She asks "Is this true?" and proceeds to show that it is [How many mutations?]. She assumes that the human mutation rate is 1.2 × 10-8 per sit per generation. Multiply this by 7.16 billion people on the planet and you get an average of 86 mutations at every single base pair in the human genome.1
Many of these mutations will be deleterious and they will be quickly eliminated from the population if they are lethal or cause severe problems. Some moderately and slightly deleterious mutations will be present in the population because they haven't yet been eliminated by negative selection. (Some will have no effect if they are present in only one copy of your diploid genome.)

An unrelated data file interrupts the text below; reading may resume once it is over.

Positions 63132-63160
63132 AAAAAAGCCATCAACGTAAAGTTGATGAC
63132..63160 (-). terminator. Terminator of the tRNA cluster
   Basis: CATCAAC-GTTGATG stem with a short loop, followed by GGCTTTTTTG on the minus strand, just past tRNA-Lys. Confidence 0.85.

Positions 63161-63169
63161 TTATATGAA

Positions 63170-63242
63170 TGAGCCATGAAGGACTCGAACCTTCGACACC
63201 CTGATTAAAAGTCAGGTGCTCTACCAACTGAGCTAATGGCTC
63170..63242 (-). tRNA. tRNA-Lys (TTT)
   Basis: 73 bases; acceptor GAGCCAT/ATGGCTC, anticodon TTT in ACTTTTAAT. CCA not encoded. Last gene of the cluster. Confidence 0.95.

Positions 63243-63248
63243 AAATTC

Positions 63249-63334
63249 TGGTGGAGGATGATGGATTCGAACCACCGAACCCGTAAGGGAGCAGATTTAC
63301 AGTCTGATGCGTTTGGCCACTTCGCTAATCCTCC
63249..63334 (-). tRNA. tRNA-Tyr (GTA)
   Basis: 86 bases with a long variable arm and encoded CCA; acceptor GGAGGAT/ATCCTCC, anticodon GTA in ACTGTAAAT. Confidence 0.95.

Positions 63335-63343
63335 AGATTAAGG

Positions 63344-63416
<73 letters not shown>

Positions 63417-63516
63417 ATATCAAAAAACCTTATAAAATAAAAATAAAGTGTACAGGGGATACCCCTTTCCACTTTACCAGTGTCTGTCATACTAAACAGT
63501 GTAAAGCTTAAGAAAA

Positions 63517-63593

To a first approximation, the statement is pretty accurate. If it's true that most of our genome is junk then the nucleotide sequence is not important.2 As we sequence more and more genomes we should see heterogeneity at 90% of the base pairs in the genome. We haven't reached this sort of coverage but all available evidence is consistent with the idea that most positions can be variable.
1 I prefer a larger mutation rate of 100 new mutations per generation for a total of 112 mutations at every site.
2. This doesn't rule out functions that are not sequence-specific. Such functions are known to exist but there are no reasonable hypotheses that justify such functions for most of the genome.